Croatia: Nationalist Or Sovereignist Vote?

Consolidation of the nation-state, not sovereign-state, is and should be at the very heart for progress in Croatia. Hence, at this time of political polarisation occurring around focus words for elections as prelude to imminent European Parliament elections in late May of this year (and general elections next year), the Independents for Croatia (Neovisni za Hrvatsku) got it right and Croatian Sovereignists (Hrvatski suverenisti) haven’t! The president of the Independents for Croatia, Bruna Esih, describes her party and its endeavours as “nationalistic”! That seems to set the mood and direction this party is taking: Croatian people!

The distinction between “Croatian sovereign-state” and “Croatian nation-state” is vast and it is hoped that voters in Croatia will recognise this.

The media hyped-up notion of “need to” unify, for the sake of unity alone, behind the political group “Croatian Sovereignists” has created a sense of disloyalty to Croatia if one doesn’t unite behind them! This group frequently mentions Croatian unity as the only socio-political value that would save Croatia! Consequently, many voters seem to be placed in an uncomfortable position when it comes to deciding whom to vote for. This is evidenced by many mainstream and independent media outputs as well as lamentations about some lack of unity one comes across in social media posts.

“Unity” is the new buzzword some politicians use to claim now is the time for all patriotic right-leaning political parties, citizens’ initiatives, individuals… to come together and heal the divides, which, according to them, even if the flesh of such divisions is not firmly defined, are to blame for everything that is going wrong and has gone wrong in Croatia in the past two decades. You know, unity sounds wonderful, especially in the midst of European Parliament, parliamentary or presidential election seasons in Croatia. If unity they talk of were to be achieved then one concludes that families would no longer be feuding about which individual politician each member will vote for, individuals do not need to choose between two, three…or more election candidates they like (equally?), and Facebook could return to being a place where we primarily share photos of our children, pets and meals.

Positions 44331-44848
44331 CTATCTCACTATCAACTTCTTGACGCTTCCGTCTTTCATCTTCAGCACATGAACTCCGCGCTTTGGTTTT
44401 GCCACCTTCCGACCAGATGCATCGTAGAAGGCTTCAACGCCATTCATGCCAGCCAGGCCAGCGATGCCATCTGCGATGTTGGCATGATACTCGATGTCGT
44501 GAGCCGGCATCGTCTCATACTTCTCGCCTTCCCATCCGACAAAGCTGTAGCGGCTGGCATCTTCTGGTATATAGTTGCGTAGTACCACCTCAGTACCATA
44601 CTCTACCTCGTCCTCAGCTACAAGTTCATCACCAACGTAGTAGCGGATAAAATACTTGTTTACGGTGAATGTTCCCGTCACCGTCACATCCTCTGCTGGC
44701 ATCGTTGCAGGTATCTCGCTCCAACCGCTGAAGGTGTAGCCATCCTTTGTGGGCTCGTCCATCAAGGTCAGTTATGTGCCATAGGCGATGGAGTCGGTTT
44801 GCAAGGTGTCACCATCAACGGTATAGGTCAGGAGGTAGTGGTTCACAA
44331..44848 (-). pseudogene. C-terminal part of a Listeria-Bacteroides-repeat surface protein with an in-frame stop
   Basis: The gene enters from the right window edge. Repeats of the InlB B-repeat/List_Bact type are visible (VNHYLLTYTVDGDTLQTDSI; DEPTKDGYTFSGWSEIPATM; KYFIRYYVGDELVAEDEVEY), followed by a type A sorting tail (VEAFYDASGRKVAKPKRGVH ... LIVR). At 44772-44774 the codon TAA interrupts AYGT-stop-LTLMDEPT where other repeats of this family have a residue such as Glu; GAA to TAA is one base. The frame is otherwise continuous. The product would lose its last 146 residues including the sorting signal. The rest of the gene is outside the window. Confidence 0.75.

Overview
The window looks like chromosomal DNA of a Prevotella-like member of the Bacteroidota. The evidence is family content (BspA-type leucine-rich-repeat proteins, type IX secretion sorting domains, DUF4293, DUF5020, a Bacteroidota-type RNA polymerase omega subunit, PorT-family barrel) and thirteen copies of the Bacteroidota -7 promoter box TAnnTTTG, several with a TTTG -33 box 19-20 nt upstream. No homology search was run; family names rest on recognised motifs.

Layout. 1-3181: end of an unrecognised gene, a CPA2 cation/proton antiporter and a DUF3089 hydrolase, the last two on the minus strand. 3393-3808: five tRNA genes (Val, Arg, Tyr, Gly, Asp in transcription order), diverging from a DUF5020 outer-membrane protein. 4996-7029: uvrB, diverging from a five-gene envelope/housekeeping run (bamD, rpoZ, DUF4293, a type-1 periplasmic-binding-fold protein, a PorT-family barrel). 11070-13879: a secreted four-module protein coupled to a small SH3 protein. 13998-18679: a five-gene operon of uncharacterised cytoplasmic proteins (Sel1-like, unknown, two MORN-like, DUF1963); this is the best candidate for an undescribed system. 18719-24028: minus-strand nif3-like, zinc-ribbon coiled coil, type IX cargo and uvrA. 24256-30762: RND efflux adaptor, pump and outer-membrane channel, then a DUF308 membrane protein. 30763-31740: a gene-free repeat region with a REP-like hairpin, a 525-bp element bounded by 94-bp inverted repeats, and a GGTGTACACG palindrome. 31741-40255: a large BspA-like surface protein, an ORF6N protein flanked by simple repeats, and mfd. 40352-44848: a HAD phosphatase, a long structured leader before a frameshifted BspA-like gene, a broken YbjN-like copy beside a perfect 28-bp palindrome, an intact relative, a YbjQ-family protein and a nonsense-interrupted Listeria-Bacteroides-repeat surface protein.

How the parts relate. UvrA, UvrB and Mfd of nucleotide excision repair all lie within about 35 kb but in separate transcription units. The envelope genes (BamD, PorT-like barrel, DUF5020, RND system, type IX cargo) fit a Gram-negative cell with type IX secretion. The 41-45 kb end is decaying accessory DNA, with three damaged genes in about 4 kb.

Unity would be a welcome respite for those who are exhausted from the years of hard battles over decommunisation, engaging and including Croats living outside of Croatia in meaningful and impactful investment programs, Croatian citizenship process woes, brain drain or mass emigration, voting rights and justice issues, to name just a few of the concrete problems Croatia is grappling with.

Readers, beware!

Beware the sweet lull of that siren song calling for “unity” and for patriots to “come together”. It appears as the latest incarnation of the call for “civility,” and is just as dangerous. Unity for its own sake cannot be the goal for Croatia or anybody else. It serves well those holding power that thrive on the shrapnel that disperses itself across the community, causing mayhem and confusion. Sovereignty on its own cannot be the goal for Croatia as it has already been achieved in the strictest sense of the word and concept. The Homeland War and its defenders (veterans) had achieved the goal of a sovereign state of Croatia through blood, sweat and tears!